Stuart Wilson is channel marketing director at more 2 life
A tale of how a British tendency to understate our health problems could leave many of us financially stumped in retirement
Monty Python’s film ‘The Holy Grail’ was, by chance, the first film I saw at the cinema without my parents.
I say by chance because it wasn’t the film I went to see. This was back in the late 70s when a matinee performance at a cinema often involved two films shown back-to-back with an interval in between. On this occasion, The Holy Grail was the ‘warm up’ act for the main feature.
The Python’s film is hilarious for many reasons (if you like that sort of comedy) but mainly for the scene with the Black Knight fighting King Arthur. Despite losing first one arm (“Tis but a scratch”) and then the other (“just a flesh wound”) the Black Knight remains in complete denial of his increasingly precarious medical condition to the bitter and rather bloody end.
This scene is a rather apt metaphor for the all-too common British tendency to understate our health issues. Whether it’s a “stiff upper lip” refusal to take any painkillers for the headache, or a ‘I’ll-leave-it-a-bit-and-see-how-it-goes’ approach to putting off a visit to our GP, we are a nation often in denial about our state of health.
And when it comes to being truthful with our financial adviser, we are in a league of our own.
“Your arm’s off!”
“No it isn’t!”
Recent research carried out by UCL and Cancer Research UK (published in BMJ Open) shows that we are certainly a nation in denial about our weight. With obesity reaching epidemic levels in the UK, we are not seeing what is arguably one of the greatest health crises facing the UK today.
From the research carried out amongst people graded as being obese on the BMI scale, only 11% of women and 7% of men recognised their weight problem, correctly identifying themselves as being obese, the rest regarding themselves as being merely “overweight” or actually “just right”. Weight and particularly obesity can be a precursor to serious health problems such as high blood pressure and type 2 diabetes, so anyone in denial about their true weight is someone potentially on a road to much more serious consequences later on in life.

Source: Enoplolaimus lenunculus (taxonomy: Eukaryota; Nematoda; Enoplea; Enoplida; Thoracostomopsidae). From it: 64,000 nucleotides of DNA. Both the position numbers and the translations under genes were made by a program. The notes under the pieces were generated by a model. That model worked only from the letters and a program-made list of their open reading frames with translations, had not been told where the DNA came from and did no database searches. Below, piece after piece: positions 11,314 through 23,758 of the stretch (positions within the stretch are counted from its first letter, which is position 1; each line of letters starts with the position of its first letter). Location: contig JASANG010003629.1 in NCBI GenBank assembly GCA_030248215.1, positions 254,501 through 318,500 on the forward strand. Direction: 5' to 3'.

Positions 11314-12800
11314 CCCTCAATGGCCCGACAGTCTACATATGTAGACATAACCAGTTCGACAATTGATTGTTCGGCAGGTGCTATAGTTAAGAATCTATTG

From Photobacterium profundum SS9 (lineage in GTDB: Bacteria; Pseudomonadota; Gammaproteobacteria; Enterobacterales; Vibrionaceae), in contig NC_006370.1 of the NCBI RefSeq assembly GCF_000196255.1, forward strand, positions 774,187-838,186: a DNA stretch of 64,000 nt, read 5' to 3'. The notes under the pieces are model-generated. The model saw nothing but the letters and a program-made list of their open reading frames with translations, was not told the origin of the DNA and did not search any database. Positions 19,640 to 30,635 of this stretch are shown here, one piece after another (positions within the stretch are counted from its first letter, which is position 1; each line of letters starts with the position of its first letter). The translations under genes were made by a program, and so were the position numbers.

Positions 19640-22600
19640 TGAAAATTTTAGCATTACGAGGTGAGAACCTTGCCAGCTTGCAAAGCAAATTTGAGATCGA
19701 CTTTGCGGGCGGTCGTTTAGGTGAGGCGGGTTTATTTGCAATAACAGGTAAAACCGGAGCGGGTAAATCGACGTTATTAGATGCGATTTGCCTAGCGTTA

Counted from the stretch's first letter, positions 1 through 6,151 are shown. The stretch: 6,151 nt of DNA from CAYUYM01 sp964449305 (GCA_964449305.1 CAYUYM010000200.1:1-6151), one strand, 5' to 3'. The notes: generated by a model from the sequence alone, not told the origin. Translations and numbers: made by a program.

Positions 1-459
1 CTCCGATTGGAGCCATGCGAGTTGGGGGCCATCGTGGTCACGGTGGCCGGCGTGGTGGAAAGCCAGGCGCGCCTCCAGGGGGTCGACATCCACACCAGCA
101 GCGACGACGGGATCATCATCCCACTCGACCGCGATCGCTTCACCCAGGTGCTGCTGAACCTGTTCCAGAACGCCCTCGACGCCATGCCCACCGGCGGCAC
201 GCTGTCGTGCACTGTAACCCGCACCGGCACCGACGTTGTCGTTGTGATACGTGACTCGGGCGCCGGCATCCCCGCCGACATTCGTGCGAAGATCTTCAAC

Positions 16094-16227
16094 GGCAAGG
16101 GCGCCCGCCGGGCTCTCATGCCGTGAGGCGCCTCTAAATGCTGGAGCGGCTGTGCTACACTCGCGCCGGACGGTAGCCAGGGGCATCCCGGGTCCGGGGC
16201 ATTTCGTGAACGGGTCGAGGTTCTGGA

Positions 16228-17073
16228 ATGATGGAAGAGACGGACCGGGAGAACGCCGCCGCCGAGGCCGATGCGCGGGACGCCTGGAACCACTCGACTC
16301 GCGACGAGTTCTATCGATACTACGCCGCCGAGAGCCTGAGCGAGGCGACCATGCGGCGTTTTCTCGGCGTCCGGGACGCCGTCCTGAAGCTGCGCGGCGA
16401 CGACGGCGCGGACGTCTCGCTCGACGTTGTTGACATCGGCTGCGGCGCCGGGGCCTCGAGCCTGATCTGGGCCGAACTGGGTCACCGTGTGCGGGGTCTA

So if we have a tendency to knock off a few pounds or even more when we are talking to health professionals, it should come as no surprise that many of is do the same when discussing health matters with a financial adviser.
more 2 life’s own research backs this up. We found that nearly a third of advisers said they had spoken to clients who either lied or – at best – mislead them about their health status when discussing a lifetime mortgage loan.
When we asked advisers why their clients had done this, there were three key reasons:
• 45% did so because they thought their application would be declined
• 39% did so because they were embarrassed to discuss their health problems
• 28% thought that a poor health record would be higher set-up costs for their plan
It is certainly telling that a large number of clients who refuse to disclose their full medical background to financial advisers do so because they think this information will count against them in some way. Perhaps this is understandable given that premiums for life, health and travel insurance will often be loaded as a result of existing health conditions and – in some instances – cover may be refused altogether.
But in the world of retirement finances, poor health can actually start to work in your favour and that is something that comes as a startling revelation to many clients.
Enhanced annuities and now enhanced lifetime mortgages give financial advantage to people with medical conditions and lifestyles that are likely to shorten their life expectancy. With a lifetime mortgage, that can mean a significant uplift to the LTV that can be achieved. Even relatively minor health conditions can deliver thousands of extra pounds of potential lending.
While an enhanced lifetime mortgage will not be the right solution for every client’s needs, a failure to even recognise it as being at least ‘a’ solution could mean that some clients miss out on the opportunity to do more in retirement. As many as 75% of people aged 65 and above could qualify for some for of enhancement on their lifetime mortgage, but only around one in six people currently end up with an enhanced plan.
Unlike King Arthur in The Holy Grail, advisers don’t need to resort to extreme measures to make clients admit problems with their health, but asking the right health questions and in the right way is crucial to ensuring that they take all of their client’s circumstances into account before making their final recommendations.